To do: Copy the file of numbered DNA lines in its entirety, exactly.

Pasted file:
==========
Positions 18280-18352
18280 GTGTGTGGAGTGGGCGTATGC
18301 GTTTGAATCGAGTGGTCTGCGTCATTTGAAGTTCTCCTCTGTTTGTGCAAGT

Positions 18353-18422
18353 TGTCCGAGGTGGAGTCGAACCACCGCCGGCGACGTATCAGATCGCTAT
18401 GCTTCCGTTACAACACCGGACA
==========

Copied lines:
Positions 18280-18352
18280 GTGTGTGGAGTGGGCGTATGC
18301 GTTTGAATCGAGTGGTCTGCGTCATTTGAAGTTCTCCTCTGTTTGTGCAAGT

Positions 18353-18422
18353 TGTCCGAGGTGGAGTCGAACCACCGCCGGCGACGTATCAGATCGCTAT
18401 GCTTCCGTTACAACACCGGACA